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Saturday, February 26, 2005



Dr. Lester CN Simon

I wish to thank Sam Roberts for all the steel pan music played on Sessions in Steel on Observer Radio. Like most lovers of pan music, I was enthralled by Phase II Pan Groove for their overwhelming display in Panorama 2005. Their rendition underscored a fundamental element of the steel pan that is worthy of discussion.

Some people do not like steel pan music even though they like many other types of music including jazz and classical music. I think one reason for this is because steel pans have an inherent peculiarity. Despite the fact that steel pans vary in pitch, they all have a similar sonority. This presents a problem in arranging for a steel orchestra. If proper attention is not paid to this fact, the entire steel band can sound like a bundle of noise. This turns off people. The arranger cannot simply adapt the basic approaches that are tried and proven for classical music or jazz big band orchestras. These ensembles have a variety of musical instruments with a variety of musical sonorities.

It is my opinion that one of the best sources for insight into, and inspiration for, arranging for the steel pan is the classical music string quartet. The reason for this is because, similar to the mono-sonority of the steel pans, the string quartet comprises all string instruments. Even though the violin, viola and cello vary in pitch, the sonority is not that different compared to a full orchestra with sections of strings, brass, woodwinds, etc.

The composer or arranger of the string quartet relies heavily on the interplay between the instruments. This is the key. It’s almost like listening to a room full of people with different conversations among different groups and yet, if you listen carefully and try not to concentrate on each spoken word, you can hear the harmony of all the different conversations. This is why I was bowled over by Phase II Pan Groove. Boogsie had the band in that perfect state of harmony in which the different sections were in separate but related conversations with each other, and with the various motivic developments and overall theme.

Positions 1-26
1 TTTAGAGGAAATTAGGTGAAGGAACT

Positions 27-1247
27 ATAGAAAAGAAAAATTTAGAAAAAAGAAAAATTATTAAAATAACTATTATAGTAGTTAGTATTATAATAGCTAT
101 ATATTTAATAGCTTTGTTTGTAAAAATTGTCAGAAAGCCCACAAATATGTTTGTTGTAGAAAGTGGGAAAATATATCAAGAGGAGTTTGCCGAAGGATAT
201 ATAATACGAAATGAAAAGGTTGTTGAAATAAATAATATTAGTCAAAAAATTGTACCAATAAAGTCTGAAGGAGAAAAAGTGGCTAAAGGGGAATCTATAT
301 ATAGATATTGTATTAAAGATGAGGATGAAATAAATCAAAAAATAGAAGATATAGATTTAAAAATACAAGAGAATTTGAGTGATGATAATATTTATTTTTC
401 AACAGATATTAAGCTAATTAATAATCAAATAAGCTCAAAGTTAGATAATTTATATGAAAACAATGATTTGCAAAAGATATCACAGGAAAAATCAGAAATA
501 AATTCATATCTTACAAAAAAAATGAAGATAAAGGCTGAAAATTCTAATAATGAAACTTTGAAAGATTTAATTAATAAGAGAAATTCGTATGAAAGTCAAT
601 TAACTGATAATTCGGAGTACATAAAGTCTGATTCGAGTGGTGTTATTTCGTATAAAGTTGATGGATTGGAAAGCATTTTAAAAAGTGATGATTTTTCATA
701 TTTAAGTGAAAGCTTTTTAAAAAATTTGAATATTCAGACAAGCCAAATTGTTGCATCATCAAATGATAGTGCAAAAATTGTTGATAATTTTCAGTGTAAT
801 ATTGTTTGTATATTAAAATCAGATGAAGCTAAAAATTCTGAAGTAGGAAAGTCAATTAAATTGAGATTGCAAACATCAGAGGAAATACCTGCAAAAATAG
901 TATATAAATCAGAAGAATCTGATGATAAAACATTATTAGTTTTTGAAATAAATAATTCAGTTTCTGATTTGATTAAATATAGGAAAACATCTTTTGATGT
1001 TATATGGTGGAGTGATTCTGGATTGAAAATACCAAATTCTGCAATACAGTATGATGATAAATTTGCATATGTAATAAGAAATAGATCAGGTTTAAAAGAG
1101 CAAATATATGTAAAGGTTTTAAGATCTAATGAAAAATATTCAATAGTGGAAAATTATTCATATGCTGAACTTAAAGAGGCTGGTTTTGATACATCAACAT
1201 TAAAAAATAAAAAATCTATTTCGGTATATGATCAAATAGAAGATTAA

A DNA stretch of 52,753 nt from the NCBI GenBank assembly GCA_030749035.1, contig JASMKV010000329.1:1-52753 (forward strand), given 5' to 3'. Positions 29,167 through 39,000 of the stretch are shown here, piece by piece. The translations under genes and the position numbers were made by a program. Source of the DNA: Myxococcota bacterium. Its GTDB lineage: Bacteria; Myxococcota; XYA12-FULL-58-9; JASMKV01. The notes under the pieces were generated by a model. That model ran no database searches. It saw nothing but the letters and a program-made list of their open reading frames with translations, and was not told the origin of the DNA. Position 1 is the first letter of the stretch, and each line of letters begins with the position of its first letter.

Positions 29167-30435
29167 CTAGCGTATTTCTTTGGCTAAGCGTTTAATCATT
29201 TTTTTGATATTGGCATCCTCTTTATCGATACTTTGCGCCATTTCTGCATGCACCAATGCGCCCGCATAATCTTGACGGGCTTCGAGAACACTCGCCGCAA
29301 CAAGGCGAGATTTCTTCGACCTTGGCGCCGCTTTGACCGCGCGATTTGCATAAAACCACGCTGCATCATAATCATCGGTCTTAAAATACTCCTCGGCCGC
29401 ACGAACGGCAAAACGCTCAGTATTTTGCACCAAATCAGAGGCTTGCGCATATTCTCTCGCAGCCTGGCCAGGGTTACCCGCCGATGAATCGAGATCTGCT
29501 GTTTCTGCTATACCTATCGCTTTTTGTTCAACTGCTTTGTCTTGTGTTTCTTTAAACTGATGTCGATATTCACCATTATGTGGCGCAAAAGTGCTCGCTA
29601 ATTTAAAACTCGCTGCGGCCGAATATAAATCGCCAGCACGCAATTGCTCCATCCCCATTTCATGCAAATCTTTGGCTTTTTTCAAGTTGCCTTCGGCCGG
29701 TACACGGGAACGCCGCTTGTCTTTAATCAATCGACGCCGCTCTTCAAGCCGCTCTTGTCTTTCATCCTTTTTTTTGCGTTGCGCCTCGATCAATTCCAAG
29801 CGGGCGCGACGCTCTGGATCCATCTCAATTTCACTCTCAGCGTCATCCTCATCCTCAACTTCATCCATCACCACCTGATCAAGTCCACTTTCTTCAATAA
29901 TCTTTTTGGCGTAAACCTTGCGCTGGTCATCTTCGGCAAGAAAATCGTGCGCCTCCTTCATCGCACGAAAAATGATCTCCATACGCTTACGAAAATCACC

But there are similar lessons to be learnt from the jazz fusion music of the 1970’s and 1980’s. Groups like Weather Report, Return To Forever and Mahavishnu Orchestra emancipated the bass instrument and allowed exciting, operatic interplay among all the instruments. This was similar to what classical composers did with the string quartet and what jazz musicians did in earlier, Swing music in which different instruments were improvising simultaneously. And lest we forget, the drums of Africa mastered this multiple level of conversation eons ago.

Pan arrangers and players must free up the double seconds and the other middle pans. Indeed they must free up all the sections, including the bass. Harmony does not necessarily require strumming all the time. A master like Boogsie can make the different sections interplay and bring out the rich harmony that interplaying allows.